I haven't tried this yet... but some of my friends had already experienced these joyflights.
Choose a reputable company handling such joyflights and they can fly you over historical cities of Padova, Treviso and Chioggia, the wonderful islands of the Venetian Lagoon
(Pellestrina, Alberoni and Venice Lido) and old Venice city. They can even fly you over the Italian Dolomites! You can take great panoramic photos from your window-seat of the city below you.
I am told that each of such flight lasts for approximately 1 hour and the aircraft can comfortably accommodate 3 passengers.
It's not cheap but definitely a thrilling experience. Your memories-to-last-for-a-lifetime can set you back by as much as US$150 and more per person.
We'll try this recommendation on our next visit to Venice for sure.
For more details, please check directly with your hotel concierge.... I am merely passing on a tip my friends shared with me.
take a ferry ride to Lido Beach (dont not confuse with Paris Lido ). Take a ferry ride from rialto bridge or san marco to Lido . walk down from Lido ferry station to the beach ( 15 mins ) . Nice area for Window shopping , Seafood Pizza . Try the supermarket on the left side of the rd leading down to the beach . It has nice pollock fries on crab claws !!! worth tasting. !!
Venice Lido is only a short boat ride away from St.Mark's Square. With shores stretching 12km, it has one of the world's most attractive and exclusive beaches. If you are tempted to spend a day sunbathing and swimming, the concierge of your hotel will be only too pleased to reserve a beach hut for you. At the furthest ends of Lido, facing the sea, there is a fully-functioning private airport, the Nicelli Airport, and the Golf Club Lido with 18 holes.
This is a settlement about 2/3 of the way down the island of Lido. This is the church of Santa Maria Assunta, in the village. Malamocco was once the home of the capital of the lagoon confederation, until it was moved to what is now Venice, for greater safety.
Lido is 8km long, and as you head south (go by bike) you pass through some other small settlemnts. We stumbled across this, the cemetary near Malamocco. It was absolutely exquisite - and so beautifully tended. While we were there an old lady started to talk to Sue, I think she wondered if Sue had relatives in the cemetary who she was looking for. We had no idea what she was saying, but she was a kindly old lady, and she left an impression on us.
Just across the basin from St Marks is the island of Lido. This is the 'original' Lido, and gave its name to every other resort in the world that is called Lido - and it was once the playground of the rich and famous.
The beach is on the far side of the island, along with most of the good and expensive hotels. The beaches are mostly private (owned by the hotels) though you can pay for access without being a guest (though this is quite expensive). A cheaper option is the 'private public beaches', which you also pay for, but which aren't part of a hotel. Finally, the cheapest option of all is the public beach. This is at the northern end of the island. The sand here is actually pretty poor, seeming quite dirty in colour, and no way could it be called 'golden'. Facilities are very limited, though there was a lifeguard patrolling (or posing, more like). The nice weather and the lack of any other option brings people here.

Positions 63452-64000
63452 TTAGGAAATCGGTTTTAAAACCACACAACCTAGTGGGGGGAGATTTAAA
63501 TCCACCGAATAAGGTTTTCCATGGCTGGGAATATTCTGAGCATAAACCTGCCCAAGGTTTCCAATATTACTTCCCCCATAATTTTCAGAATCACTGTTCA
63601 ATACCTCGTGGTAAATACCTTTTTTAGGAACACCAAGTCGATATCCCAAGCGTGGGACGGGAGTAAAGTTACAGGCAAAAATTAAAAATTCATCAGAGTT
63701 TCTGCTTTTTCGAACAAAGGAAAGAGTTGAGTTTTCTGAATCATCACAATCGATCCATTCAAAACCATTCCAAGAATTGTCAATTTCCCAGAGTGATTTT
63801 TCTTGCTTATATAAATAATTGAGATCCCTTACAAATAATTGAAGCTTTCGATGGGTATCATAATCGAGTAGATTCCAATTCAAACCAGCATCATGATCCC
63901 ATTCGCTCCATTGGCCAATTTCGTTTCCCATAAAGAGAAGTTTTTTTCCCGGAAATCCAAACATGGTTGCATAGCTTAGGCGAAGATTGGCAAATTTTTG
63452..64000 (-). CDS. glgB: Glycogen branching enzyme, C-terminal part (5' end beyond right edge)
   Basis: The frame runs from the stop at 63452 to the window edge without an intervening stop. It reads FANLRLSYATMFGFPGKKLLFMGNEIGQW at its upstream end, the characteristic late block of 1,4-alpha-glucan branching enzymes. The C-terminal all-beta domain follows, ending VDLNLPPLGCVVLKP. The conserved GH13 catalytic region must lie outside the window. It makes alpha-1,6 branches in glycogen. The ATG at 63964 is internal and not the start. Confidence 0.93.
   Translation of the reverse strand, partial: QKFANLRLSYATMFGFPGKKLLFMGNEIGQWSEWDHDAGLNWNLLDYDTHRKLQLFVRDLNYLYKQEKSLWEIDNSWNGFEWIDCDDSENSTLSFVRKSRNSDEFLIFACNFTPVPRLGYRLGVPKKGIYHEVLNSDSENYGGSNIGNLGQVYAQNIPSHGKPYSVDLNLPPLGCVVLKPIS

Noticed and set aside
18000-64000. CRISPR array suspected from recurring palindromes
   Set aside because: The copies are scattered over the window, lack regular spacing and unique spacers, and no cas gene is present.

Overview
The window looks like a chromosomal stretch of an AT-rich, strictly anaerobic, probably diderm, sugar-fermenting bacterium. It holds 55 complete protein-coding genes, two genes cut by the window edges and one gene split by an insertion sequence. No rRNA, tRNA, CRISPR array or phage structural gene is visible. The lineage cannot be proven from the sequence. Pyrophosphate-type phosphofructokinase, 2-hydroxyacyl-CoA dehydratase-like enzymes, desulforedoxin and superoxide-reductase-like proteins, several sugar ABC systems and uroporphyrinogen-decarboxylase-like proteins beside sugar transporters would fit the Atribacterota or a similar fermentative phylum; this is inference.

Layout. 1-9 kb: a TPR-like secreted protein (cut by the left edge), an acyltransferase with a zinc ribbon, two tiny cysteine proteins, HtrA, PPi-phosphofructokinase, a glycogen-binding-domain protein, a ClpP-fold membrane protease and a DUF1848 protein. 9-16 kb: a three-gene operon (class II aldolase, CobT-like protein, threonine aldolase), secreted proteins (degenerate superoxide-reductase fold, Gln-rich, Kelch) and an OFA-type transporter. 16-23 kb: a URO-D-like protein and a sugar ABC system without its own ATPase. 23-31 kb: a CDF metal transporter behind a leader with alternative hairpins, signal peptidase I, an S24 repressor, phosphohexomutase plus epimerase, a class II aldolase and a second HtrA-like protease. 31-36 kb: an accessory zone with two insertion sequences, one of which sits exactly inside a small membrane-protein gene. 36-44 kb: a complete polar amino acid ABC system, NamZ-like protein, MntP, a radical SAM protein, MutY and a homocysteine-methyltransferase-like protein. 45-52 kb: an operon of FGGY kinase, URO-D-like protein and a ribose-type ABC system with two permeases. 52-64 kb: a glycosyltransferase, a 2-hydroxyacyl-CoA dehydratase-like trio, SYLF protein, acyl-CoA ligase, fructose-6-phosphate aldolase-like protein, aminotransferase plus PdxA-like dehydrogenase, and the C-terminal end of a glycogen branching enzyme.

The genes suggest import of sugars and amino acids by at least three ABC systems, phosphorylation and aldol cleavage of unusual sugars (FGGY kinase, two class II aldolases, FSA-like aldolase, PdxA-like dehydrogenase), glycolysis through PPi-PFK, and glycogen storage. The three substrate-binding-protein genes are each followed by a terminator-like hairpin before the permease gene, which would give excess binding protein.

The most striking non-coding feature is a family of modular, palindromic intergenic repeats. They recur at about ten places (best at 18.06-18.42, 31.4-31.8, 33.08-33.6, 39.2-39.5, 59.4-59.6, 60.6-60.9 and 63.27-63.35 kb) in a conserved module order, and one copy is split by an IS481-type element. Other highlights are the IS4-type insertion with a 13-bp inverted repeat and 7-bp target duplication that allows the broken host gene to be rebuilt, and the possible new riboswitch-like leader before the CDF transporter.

If you go too far to the north, the beach is actually quite disgusting, strewn with litter and rubbish brought in by the tide, and absolutely stinking of rotting vegetation (and possibly even animals). It really turned my stomach :-S Stay as far away from that end as you can.
Did you know that Venice had a beach? If you have the time and just want to relax, consider going to Lido for the day. I wouldn't say it is the most stunning beach in the world, but it is good if you have been travelling hard for a long time and just need a break. (like I did!) You can catch the ferry there from just outside Piazza San Marco (takes about 1/2 hour).
If you plan to go Venice, take the time to drive to the Peninsula across from the city. There you will find a plethora of hotels and campgrounds at very affordable rates. The nice thing is the availability of a ferry service which starts very early and runs very late. It's also very cheap! A few bucks for round-trip. To arrive in venice by water is like magic, I won't even begin to describe it.
Go to Lido, rent a bycicle (near the vaporetto-stop). From there, go to Malamocco (ancient village) and Alberoni (full of green). Then take the ferry-boat and go to fishermen village of Pellestrina; continue until the dunes and the wood of the Oasis of Caroman.
At the very very northern tip of Lido (past the stinking mess on the beach, if you can make it) is a long, long finger stretching out into the sea. This is a man made breakwater and its almost 2km long. It's part of Venice's sea defences. Across the water from this is mainland Italy in the shape of Punta Sabbioni. This area is adjecent to the resort strip of Lido di Jesolo and is crammed with campsites. You can reach Punta Sabbioni by vaparetto from Venice (but it's more likely that you'd make the reverse trip, I guess).
A small island that stands just off Lido near Malamocco. The church on the island is that of San Vitale. I don't know a great deal of the history of that island, but it makes a picturesque backdrop.
having some spare time is a good idea to visit the laguna and some of the several island. The climate is simply awful: wet, hot and full of mosquitoes during the summer, foggy and cold in the winter but if you can bare with the climate in venice (even worse) you will surely enjoy a laguna sightseeing